Reflections on prospects and problems of globalisation on Nigerian women workers' interests in trade union leadership

Reflections on prospects and problems of globalisation on Nigerian women workers' interests in trade union leadership

This paper provides a brief overview of the global economic system as it relates to and impacts upon employment relations and workers rights, particularly in Nigeria. It discusses the major industrial responses to the demands of a globalising economy, and examines the external and internal influences that inhibit union responses. Next, the paper discusses the features and challenges of the emerging work environment, and the effect it has had both on poverty levels, and on women workers. Data charting the number of women leaders in both the Nigerian Labour Congress and Trade Union Congress prior to globalisation is presented and analysed, and lastly, the paper examines strategic areas that trade unions can target to increase their prospects, and drastically reduce women’s apathy to trade union participation.

While globalisation brought with it revolutions in transport, production, life expectancy, and standard of living, the present economic downturn has seen increasing exploitation of workers as businesses seek to reduce costs. Among the impacts of stuttering globalisation on Nigerian workers are: job losses via automation, outsourcing, mergers, and privatisation; wages failing to keep up with inflation; the feminisation of the labour force; forced de-unionising; and declining membership for unions who are increasingly unable to ensure workers rights are upheld, in part due to neglect by the government in terms of enforcing workers rights. The authors then discuss the topic of good, effective leadership in trade unions at a time of great change, emphasising that old ways of doing things will no longer suffice.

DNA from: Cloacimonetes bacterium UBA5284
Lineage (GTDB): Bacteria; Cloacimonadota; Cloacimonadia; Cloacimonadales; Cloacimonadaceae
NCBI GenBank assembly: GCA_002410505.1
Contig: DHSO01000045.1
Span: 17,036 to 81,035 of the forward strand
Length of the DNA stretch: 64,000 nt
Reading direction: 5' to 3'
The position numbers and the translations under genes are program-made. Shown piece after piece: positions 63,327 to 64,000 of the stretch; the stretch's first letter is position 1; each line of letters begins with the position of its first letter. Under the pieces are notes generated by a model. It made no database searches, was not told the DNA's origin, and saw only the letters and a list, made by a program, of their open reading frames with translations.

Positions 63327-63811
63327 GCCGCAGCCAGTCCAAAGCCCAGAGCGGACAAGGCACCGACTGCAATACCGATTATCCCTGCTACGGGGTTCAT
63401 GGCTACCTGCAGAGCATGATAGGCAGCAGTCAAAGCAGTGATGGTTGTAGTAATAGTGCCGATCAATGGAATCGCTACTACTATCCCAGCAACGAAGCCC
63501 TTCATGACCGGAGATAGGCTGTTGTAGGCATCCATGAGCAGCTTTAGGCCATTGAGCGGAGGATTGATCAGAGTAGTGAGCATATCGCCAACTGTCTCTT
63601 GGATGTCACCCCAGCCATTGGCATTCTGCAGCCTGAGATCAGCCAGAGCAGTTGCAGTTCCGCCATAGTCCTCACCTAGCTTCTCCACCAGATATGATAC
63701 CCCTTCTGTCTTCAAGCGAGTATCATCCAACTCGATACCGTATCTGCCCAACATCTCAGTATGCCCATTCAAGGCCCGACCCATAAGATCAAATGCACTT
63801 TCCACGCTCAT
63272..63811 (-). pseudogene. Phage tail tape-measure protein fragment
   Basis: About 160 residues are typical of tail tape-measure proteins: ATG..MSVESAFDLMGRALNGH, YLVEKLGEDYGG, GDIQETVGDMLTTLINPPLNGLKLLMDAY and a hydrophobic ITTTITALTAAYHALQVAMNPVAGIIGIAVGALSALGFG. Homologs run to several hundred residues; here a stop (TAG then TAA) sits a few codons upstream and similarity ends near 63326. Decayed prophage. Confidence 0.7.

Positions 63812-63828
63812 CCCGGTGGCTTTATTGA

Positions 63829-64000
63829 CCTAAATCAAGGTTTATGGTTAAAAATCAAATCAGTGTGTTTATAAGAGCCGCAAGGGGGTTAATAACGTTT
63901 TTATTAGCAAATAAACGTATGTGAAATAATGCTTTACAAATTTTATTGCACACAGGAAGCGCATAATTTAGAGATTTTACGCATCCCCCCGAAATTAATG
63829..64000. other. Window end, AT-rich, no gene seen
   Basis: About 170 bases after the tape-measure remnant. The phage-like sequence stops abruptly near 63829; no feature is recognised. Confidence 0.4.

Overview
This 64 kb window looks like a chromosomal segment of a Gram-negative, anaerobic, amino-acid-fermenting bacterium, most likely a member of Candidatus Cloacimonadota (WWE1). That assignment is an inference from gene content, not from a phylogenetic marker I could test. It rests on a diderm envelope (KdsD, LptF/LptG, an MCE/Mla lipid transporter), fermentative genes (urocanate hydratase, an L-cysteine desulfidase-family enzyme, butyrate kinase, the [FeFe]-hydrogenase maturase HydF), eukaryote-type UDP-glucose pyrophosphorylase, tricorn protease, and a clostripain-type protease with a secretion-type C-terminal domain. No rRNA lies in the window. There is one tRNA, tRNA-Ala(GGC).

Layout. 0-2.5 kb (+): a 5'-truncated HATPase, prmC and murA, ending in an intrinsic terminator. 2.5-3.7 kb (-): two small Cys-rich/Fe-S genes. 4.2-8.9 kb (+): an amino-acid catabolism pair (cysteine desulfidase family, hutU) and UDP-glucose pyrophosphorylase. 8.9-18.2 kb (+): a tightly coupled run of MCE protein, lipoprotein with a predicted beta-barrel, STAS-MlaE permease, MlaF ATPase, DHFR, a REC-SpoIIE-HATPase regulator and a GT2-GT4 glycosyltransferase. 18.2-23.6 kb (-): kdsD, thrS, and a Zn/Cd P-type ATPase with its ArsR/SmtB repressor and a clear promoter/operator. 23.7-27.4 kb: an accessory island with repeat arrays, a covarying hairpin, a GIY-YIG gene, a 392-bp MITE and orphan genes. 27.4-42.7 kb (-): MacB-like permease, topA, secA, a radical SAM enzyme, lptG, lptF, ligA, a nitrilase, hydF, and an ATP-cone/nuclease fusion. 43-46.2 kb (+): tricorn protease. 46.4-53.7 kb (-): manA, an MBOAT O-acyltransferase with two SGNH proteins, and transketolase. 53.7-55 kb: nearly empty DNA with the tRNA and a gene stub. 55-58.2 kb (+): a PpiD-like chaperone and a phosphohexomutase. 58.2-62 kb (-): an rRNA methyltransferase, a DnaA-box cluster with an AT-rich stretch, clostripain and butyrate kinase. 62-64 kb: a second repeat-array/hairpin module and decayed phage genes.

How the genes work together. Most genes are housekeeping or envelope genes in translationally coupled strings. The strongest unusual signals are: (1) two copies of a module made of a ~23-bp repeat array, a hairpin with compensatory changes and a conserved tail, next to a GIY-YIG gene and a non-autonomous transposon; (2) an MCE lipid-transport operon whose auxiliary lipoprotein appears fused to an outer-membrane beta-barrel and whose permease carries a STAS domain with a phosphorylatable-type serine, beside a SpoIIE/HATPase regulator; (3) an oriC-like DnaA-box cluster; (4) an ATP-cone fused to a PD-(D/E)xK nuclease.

The authors conclude that there is a desperate need for what is known as ‘transformational leadership’ within trade unions, leadership that among other things transcends daily affairs, identifies and nurtures talent, and aligns internal structures to reinforce overarching values and goals. Such a transformation is needed to tackle numerous cross-cutting political, social, economic, and technological challenges. These include: declining memberships, anti-union legislation, child labour, corruption, the growth of the informal sector, increasing poverty, and new markets and technologies fuelling rapidly changing demographics and workplace diversity. The “unwritten rule” of most unions that sees leadership as the exclusive reserve of men must change to better reflect and deal with the highly gendered nature of workplace discrimination. Numerous international and national declarations are cited reaffirming women’s rights as workers, which are then juxtaposed with the actual involvement of women in Nigerian trade unions which, while increasing slightly, is still evidence of significant under-representation.

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